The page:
At first, it looked like whoever runs Chipotle’s Twitter account had just woken up after a very rough Saturday night. Around 1 p.m. Sunday, they posted this gem of a tweet:
The quick-service Mexican restaurant chain claimed that its account had been hacked, and over the next hour its feed was filled with the hilarious musings of someone who appeared to have confused the social network with email or Google. Mashable.com, however, reported that the supposed “hack” was just a publicity stunt.
“We thought that people would pay attention, that it would cut through people’s attention and make them talk, and it did that,” Chris Arnold, a Chipotle representative, told Mashable in an interview.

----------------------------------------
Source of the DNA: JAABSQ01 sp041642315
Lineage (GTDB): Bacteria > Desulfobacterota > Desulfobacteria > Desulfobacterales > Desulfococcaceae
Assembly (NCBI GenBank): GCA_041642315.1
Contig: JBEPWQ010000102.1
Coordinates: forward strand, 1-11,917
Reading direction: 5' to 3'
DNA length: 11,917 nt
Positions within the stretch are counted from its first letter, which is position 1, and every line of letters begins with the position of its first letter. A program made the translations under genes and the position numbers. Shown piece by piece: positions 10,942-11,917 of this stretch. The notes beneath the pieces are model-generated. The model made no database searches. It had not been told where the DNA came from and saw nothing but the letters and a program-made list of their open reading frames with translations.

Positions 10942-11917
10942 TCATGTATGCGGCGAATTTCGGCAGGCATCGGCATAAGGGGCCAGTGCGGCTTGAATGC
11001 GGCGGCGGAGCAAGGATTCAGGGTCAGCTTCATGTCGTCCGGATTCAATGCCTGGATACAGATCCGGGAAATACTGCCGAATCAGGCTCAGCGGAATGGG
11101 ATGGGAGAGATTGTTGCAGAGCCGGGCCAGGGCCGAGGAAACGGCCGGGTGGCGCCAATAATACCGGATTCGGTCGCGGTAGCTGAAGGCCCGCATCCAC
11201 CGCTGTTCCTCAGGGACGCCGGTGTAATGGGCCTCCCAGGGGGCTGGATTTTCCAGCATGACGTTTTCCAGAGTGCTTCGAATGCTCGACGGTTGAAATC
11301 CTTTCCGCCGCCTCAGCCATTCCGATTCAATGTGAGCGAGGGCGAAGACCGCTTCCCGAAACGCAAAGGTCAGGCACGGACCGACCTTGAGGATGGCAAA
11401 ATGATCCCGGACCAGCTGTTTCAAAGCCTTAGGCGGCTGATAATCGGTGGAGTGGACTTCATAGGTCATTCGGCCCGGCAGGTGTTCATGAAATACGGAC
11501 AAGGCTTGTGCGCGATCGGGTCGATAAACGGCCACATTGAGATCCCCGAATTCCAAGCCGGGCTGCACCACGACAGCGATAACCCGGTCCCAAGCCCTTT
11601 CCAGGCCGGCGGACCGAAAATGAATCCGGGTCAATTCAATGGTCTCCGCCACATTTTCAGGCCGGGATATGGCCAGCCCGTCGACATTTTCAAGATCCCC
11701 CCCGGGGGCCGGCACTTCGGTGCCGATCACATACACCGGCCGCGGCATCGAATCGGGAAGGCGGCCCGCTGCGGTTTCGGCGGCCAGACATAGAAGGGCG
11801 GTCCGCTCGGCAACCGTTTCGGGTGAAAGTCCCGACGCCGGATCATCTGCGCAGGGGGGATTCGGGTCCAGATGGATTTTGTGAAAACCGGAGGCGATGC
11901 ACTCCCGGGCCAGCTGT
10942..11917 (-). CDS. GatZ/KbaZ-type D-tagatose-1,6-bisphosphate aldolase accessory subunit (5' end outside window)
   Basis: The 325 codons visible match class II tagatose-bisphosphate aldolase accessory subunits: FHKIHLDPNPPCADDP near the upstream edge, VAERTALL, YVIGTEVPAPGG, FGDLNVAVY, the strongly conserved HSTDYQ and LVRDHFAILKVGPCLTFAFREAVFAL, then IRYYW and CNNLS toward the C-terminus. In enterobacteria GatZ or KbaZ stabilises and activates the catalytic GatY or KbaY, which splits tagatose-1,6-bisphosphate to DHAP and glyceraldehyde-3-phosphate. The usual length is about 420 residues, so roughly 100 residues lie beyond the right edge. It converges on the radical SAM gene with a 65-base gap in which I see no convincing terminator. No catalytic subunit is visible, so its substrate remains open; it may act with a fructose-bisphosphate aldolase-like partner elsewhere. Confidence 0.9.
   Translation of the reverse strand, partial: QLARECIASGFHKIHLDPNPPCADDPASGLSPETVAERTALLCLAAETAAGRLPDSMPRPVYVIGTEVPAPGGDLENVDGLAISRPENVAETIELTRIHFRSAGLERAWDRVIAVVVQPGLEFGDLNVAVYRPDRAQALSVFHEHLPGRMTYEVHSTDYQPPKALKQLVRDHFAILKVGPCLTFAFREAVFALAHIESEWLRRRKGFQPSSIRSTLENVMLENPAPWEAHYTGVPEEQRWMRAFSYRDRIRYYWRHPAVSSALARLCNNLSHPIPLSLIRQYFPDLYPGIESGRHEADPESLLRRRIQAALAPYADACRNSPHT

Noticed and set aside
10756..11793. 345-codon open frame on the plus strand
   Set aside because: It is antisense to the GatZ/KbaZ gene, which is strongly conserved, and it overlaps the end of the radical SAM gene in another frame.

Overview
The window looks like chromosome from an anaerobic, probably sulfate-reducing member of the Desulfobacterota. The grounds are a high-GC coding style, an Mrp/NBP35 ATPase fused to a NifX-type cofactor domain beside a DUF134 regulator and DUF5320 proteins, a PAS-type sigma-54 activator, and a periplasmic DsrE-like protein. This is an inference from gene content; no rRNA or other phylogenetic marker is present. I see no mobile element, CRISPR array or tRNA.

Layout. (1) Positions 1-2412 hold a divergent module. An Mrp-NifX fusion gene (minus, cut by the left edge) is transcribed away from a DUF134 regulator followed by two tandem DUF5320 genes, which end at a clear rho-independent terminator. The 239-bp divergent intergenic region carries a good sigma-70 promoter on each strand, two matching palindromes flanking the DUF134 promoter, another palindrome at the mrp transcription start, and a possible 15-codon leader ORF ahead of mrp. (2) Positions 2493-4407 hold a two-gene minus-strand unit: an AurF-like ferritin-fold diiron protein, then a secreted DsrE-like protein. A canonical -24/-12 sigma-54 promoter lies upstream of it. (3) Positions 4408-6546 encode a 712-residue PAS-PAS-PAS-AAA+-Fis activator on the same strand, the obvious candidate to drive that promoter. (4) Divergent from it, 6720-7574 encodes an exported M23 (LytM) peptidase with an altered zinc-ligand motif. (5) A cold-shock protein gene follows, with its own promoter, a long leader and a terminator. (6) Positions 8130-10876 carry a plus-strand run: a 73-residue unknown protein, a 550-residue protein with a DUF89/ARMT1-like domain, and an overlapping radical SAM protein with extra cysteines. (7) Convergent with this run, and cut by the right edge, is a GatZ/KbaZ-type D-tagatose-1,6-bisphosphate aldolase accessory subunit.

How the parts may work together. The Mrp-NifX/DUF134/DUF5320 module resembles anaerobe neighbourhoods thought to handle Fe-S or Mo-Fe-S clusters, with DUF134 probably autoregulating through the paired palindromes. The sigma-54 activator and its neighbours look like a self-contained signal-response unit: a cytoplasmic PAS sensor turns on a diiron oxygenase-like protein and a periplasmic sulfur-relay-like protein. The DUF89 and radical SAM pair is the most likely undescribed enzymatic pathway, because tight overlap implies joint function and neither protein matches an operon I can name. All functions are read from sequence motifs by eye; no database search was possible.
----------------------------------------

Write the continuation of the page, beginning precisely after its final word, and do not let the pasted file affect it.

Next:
Arnold also told Mashable that the fake hack was a tie-in to its 20th anniversary Adventurito campaign, a 20-day scavenger hunt in which players must complete puzzles to win. Some of the tweets referenced ingredients used to make guacamole, a tie-in to Sunday’s puzzle:
Some of Chipotle’s Twitter followers called the chain out right away, but others were eating it up, tweeting reactions and responses the entire time.
Many didn’t seem to care that the whole thing was a sham.
MTV and BET staged their own fake hacks to get more publicity after Burger King and Jeep actually had their accounts hacked in February.